Posted by: mikeo, Thursday, August 17, 2006, 1:13pm; Reply: 4
try staying away from any neutral grains, starches or sugars that have a high glycemic index which O's sometimes like to eat... speaking from experience. these foods cause a significant rise in glucose in the blood

rice cakes
cooked carrots
honey
pumpkin
watermelon
rice crispies
millet
brown rice pasta
parsnips
dates
processed fruit juice
white rice
raisins
beets
bananas...yes I know...they are a bene...try to eat when they r semi ripe and chew them a bit more
long grain rice
spelt cereal

a great sweetner is Agave syrup...very slow releasing sugar
Posted by: Vicki, Thursday, August 17, 2006, 5:16pm; Reply: 5
You mentioned waking up at night time rather than getting a full night's sleep.  I would investigate this further to see if you can resolve it.  Is a family member requiring your assistance at night?  Helping everyone get on a regular sleep pattern would be important to improve adrenal problems, in my experience.

Removing tv's, radios, clocks, computers and other equipment from your bedroom may be helpful.  A japanese style bedroom, with not much more than a bed.
Posted by: Don, Thursday, August 17, 2006, 5:27pm; Reply: 6
Quoted from Vicki
Removing tv's, radios, clocks, computers and other equipment from your bedroom may be helpful.  A japanese style bedroom, with not much more than a bed.

Also check behind the wall where your bed is and unplug anything you find.

Posted by: northernstars, Thursday, August 17, 2006, 5:43pm; Reply: 7
Thanks for the info.  Still not sure what the ISgA and Gliadin ratings mean for me.  John, my calcium levels haven't been checked, but I do take cod liver oil in the wintertime to help with the D3.

The starchy foods and grains I seldom or never eat except for the bananas, carrots, beets, parsnips and brown rice.  The root vegetables are rarely eaten during the summer.  I've used agave nectar for several months as the sweetener in my tea.  I'm still working on the same 2 pound bag of natural sugar I bought four years ago. I love blackstrap molasses, but use it a couple times a year.  Occasionally I do eat Ezekiel bread.  That's usually a couple times a month.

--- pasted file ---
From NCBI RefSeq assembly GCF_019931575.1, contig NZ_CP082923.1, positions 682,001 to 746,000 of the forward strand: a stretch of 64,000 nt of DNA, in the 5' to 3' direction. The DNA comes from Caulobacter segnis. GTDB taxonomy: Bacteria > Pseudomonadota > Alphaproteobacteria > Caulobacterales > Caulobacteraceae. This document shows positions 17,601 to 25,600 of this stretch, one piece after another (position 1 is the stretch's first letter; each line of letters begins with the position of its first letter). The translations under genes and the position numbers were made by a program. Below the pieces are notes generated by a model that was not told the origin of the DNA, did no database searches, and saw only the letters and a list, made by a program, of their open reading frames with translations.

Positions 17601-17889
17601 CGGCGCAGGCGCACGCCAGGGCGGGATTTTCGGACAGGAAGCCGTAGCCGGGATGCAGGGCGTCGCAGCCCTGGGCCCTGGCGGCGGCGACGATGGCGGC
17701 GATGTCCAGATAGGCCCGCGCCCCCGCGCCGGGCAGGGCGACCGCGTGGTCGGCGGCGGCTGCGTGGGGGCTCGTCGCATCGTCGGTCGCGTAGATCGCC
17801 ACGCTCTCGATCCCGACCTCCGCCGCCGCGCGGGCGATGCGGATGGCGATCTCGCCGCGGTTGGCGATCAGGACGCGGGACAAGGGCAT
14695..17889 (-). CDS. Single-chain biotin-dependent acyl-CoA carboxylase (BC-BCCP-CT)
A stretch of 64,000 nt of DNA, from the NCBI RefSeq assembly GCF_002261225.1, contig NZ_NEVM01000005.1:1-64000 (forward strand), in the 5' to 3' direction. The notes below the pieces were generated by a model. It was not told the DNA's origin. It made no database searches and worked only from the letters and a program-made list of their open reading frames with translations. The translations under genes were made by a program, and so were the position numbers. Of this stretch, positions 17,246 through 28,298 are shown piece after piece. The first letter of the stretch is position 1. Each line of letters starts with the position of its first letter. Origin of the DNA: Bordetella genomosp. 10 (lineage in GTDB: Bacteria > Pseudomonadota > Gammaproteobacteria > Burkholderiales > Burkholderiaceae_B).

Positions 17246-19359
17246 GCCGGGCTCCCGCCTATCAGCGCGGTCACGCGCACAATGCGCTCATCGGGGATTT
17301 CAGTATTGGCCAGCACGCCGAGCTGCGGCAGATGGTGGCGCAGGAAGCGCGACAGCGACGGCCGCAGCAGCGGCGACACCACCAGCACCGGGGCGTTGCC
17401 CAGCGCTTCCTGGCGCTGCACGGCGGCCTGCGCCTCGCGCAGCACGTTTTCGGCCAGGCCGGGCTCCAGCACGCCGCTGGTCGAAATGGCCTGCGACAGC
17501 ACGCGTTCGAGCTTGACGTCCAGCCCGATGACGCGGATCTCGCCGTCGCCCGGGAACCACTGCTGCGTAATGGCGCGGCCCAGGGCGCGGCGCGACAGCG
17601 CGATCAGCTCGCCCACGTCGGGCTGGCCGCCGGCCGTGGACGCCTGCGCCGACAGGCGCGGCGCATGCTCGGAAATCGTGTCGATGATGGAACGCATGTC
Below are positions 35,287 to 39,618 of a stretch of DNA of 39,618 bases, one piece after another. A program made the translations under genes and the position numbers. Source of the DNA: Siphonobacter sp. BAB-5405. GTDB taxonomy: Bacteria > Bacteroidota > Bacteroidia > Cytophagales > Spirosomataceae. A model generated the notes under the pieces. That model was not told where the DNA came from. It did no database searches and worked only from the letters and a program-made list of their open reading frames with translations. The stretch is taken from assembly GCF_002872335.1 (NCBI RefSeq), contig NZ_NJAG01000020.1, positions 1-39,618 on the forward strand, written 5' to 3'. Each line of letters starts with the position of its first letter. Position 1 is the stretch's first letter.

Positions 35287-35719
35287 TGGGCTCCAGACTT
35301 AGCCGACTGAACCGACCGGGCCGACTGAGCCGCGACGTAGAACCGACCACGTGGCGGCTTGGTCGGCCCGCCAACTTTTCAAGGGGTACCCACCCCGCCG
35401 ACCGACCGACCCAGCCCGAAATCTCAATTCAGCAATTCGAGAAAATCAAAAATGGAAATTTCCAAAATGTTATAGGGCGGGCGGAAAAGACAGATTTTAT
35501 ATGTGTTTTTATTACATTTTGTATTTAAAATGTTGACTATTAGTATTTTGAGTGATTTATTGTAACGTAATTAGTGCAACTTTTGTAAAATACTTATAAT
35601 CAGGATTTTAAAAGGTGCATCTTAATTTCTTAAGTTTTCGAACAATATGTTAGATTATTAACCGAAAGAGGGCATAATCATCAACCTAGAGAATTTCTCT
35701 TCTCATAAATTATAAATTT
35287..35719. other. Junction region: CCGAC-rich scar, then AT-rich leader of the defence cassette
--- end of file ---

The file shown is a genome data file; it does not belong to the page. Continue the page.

This whole thing is so aggravating because I do watch closely what I eat using the BTD as my guide and then emphasizing low glycemic foods.  Nonetheless, my fast blood sugar has continued to rise.

All I can say is that I'd hate to guess what shape I'd be in if I wasn't following the BTD, choosing lower glycemic foods, taking many supplements to assist with health issues, and doing much more walking.  I know stress plays a big part in this, but I thought eating right would offset the effects of the stress.
Posted by: northernstars, Thursday, August 17, 2006, 5:52pm; Reply: 8
Vicki and Don,  
Thanks for your notes.  My bedroom is very bare except for one little clock and a small air purifier.  The air purifier is used becasue of my severe allergy to my cat.  I wake during the night because my nose becomes clogged and breathing becomes difficult.  Nothing has ever worked to get my nose cleared and staying clear for more than 3 hours.  I've had my nose adjusted many times and I do those nose flushes.  Unfortunately the nose wash just increases the stuffiness.  So, I can get to sleep, but know that in about 3 hours I will be awake and needing to clear my nose agian.  This nose issue goes back for about 40 years.  Many of those years there was no cat around.
Posted by: Peppermint Twist, Thursday, August 17, 2006, 5:57pm; Reply: 9
Quoted from northernstars
Vicki and Don,